Smoking Ban Health Benefits

Alana Kerch
Alana Kerch
Justin Nipp
Justin Nipp
Nicolette Johnston
Nicolette Johnston

By Joann Shin

(KHNL) - Soon, smokers won't be able to light up at any public place in Hawaii.

It's an outright ban that's meant to minimize the effects of second hand smoke and it includes all restaurants and bars.

And a new study shows, the health of people who work at these places will improve significantly once the smoking ban goes into effect.

Alana Kerch isn't a smoker, but works at a place that allows people to light up. She's a cashier here at Magoo's.

She explained, "I hate coming home and smelling like smoke."

Kerch also worries about exposure to second hand smoke.

She said, "It's there all night. It's there before I get there and until 12:30-1 when I leave. I'm ingesting the smoke. My lungs feel awful when I come home."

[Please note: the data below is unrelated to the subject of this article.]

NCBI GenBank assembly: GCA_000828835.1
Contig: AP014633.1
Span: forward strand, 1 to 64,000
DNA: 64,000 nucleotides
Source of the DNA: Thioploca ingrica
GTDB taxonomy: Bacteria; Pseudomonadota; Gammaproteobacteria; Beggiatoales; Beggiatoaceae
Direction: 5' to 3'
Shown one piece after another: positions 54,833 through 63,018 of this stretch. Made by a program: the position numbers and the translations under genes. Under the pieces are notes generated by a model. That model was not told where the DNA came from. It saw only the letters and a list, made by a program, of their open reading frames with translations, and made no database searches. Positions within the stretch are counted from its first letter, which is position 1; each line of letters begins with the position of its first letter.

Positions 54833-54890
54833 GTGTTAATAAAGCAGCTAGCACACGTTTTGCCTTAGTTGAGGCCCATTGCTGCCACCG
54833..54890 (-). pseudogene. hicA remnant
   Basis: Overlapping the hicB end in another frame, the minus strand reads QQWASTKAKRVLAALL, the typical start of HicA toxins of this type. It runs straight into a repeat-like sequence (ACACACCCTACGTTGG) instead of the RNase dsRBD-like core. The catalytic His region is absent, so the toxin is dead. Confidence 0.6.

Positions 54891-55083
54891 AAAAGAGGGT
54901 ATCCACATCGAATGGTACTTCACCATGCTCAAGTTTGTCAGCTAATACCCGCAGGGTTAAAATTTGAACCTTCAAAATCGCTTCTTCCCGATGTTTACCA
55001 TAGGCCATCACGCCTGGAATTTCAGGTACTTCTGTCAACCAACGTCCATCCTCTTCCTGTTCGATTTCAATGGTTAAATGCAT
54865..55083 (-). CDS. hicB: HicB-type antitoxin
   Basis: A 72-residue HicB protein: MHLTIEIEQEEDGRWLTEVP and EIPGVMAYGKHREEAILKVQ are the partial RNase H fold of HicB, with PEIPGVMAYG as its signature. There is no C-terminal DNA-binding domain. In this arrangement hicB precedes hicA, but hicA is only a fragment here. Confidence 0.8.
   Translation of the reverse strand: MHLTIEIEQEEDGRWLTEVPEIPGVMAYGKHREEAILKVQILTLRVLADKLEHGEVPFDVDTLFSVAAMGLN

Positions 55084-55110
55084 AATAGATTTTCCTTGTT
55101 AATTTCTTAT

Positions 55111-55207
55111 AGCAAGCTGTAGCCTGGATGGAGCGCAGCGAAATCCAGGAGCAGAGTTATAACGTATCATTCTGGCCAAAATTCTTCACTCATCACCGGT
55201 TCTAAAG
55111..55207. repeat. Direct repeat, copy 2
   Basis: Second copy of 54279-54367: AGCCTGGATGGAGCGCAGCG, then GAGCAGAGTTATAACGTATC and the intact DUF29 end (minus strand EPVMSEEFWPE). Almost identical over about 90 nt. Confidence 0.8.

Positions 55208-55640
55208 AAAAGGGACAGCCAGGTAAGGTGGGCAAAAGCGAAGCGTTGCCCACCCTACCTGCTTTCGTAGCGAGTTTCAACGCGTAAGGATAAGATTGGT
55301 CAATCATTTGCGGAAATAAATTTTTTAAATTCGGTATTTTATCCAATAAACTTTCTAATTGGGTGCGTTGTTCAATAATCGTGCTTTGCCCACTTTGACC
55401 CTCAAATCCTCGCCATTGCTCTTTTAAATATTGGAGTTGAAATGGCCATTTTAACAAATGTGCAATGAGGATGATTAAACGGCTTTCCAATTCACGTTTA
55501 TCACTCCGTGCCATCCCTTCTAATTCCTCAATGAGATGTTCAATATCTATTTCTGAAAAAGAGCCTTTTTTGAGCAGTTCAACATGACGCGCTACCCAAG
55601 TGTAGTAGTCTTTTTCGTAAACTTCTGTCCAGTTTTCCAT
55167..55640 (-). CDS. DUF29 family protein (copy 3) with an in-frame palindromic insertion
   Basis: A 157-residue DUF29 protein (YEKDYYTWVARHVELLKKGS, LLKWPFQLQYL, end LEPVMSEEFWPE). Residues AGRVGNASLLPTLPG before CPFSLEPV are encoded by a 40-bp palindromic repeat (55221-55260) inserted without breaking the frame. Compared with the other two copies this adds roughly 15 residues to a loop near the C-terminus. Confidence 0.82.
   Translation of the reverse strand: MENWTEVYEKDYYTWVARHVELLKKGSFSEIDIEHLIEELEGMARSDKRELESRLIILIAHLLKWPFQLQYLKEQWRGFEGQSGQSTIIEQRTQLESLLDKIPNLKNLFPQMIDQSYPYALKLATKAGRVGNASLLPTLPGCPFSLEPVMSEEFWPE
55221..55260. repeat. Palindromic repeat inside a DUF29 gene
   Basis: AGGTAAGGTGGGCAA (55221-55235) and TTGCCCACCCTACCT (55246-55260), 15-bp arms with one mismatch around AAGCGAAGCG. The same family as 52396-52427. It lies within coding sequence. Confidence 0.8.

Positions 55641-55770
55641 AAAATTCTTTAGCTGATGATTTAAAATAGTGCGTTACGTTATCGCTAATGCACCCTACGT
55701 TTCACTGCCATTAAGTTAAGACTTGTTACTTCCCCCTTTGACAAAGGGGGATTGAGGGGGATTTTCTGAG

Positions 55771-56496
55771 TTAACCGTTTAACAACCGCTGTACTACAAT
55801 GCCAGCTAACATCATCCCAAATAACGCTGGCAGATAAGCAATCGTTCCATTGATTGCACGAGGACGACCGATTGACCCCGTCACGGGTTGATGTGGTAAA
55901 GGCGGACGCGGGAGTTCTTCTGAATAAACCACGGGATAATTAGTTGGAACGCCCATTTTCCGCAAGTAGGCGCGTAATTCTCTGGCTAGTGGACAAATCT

Justin Nipp is a cook at Magoo's.

He smokes on his breaks to relieve stress.

He said, "There's a lot of times this job can get stressful and you want to light up."

According to the study, close to 80 percent of the workers experienced symptoms like wheezing, shortness of breath and irritated eyes.

But after the smoke free policy was implemented, the amount of people reporting similar symptoms dropped by more than 50 percent.

Nicolette Johnston believes it.

She works at East Side Grill a couple doors down.

The bar and grill has been smoke free for two years.

Johnston said, "It's nice. I noticed an improvement in breathing like when I work out."

As for Justin, he won't put down that cigarette until the ban goes into effect.

But he's not entirely against the idea of a smoke free environment.

He explained, "In a way, it will help me stop smoking. I wanted to quit smoking, but being around smokers, it's kind of hard to do that."

The statewide smoking ban goes in effect on November 16th.